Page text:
It’s like last year, it took me three or four races to finally get my starts, and then once I get my starts, then it’s good. This year we got new tires. We went Dunlop. Starting device is different, so I’ve got to figure out which size is good. The power was just very different. So every time I would go too low on the start device, and then I would spin on the gate and I would just get bad starts. So finally I got a perfect height on the starting device, and I kind of know what my Dunlop tires do. It kind of took me a little longer than what I would think. I would think after three rounds I would have been getting good starts but it took me five.
So now that you have it figured out, I know you said there’s more improvement to go, but should this be repeatable every week? It’s not like you just had an on weekend? You’re where you want to be right now?
Yeah, that’s the goal. Top ten for four or five races and now top five overall is the goal. But if we can do better of course we’ll try. But today it was good. Tried to fight back, which I’ll do whenever I feel comfortable. I feel like I have the speed to be in front. First moto, I was catching Kenny [Roczen] again and got a lapper, but it’s racing, it’s okay. Every time I ride smooth I go fast. Second moto I was riding tight. I was still in the top five, so that was my main goal. I was a little bit tired because running the speed and racing with those guys—it’s been a long time.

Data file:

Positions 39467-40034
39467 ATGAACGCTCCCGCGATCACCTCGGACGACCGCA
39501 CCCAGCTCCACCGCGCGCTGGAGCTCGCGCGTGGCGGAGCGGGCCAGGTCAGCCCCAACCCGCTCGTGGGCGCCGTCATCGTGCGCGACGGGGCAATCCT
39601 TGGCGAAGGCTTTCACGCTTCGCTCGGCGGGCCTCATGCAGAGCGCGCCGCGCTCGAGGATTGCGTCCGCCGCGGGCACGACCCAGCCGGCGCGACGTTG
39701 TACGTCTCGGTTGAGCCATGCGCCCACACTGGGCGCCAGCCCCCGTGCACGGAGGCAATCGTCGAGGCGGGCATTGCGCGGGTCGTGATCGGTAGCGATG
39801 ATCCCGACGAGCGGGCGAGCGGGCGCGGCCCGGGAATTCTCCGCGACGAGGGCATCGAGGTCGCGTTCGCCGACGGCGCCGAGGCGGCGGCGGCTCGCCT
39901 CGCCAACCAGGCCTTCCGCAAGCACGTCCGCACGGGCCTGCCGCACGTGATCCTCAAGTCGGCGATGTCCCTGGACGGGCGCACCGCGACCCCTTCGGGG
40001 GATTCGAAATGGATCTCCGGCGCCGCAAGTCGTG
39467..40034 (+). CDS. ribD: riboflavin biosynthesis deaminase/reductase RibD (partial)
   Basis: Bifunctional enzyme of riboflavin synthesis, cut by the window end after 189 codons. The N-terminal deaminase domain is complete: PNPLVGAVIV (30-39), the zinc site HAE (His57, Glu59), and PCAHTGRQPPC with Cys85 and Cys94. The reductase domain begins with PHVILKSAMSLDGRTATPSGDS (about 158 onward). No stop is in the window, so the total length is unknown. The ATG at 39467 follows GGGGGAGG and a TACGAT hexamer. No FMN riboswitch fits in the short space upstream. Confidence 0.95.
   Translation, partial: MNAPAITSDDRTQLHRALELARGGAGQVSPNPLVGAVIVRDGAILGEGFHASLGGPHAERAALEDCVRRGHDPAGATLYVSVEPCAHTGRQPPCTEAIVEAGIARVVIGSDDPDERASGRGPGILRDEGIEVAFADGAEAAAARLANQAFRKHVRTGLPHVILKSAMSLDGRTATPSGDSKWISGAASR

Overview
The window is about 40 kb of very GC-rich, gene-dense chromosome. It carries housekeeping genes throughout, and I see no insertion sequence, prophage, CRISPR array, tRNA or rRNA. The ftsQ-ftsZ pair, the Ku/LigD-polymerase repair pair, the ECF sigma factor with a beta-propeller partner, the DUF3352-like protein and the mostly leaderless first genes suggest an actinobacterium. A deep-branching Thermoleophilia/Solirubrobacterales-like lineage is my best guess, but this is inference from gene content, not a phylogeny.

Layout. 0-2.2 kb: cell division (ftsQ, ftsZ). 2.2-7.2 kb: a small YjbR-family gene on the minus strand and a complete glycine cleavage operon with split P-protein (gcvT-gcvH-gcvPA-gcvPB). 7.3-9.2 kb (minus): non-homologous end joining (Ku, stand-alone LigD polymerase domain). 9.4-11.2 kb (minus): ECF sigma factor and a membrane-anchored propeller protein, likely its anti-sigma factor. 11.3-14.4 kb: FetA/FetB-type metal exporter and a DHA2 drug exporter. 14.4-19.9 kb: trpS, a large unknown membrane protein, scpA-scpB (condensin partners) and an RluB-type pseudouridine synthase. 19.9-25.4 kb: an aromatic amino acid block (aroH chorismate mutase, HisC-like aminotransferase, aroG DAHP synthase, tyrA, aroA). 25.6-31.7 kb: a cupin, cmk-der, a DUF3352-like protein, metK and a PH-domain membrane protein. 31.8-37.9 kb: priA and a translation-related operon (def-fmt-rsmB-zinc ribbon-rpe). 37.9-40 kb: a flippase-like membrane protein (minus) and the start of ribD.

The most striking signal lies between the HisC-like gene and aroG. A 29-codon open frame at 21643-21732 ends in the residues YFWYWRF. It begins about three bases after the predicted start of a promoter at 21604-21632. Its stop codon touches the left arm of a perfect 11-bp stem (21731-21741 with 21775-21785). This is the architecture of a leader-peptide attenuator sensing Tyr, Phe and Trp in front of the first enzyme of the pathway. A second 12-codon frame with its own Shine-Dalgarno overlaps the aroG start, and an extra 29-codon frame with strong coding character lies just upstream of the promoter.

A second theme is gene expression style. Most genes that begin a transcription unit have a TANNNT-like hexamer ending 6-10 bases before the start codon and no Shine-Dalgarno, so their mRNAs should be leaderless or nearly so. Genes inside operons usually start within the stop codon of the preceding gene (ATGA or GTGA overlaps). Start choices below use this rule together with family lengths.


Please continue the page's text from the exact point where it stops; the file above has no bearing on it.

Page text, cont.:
What are you learning, now that you saw Kenny and Ryan Dungey and all that, compared to the 250 Class? Is it a lot different racing those guys from what you’ve done last year?
Yeah, those two guys, even Jason [Anderson]—he rides good now compared to supercross. He was making a lot of mistakes in supercross. But those guys ride very smart, a little bit like me, and a lot smarter than the 250 guys. The 250 guys, they will pin it for twenty minutes, and then everybody’s finished. These guys, you know that they have the fitness, they have a decent bike, and they improve their speed every lap. You’ve got to try to do the same. You can’t do like I did last year. I would push for fifteen minutes, twenty minutes, and then I couldn’t handle the bike anymore, and I was just tired and just ended up slowing down a little bit.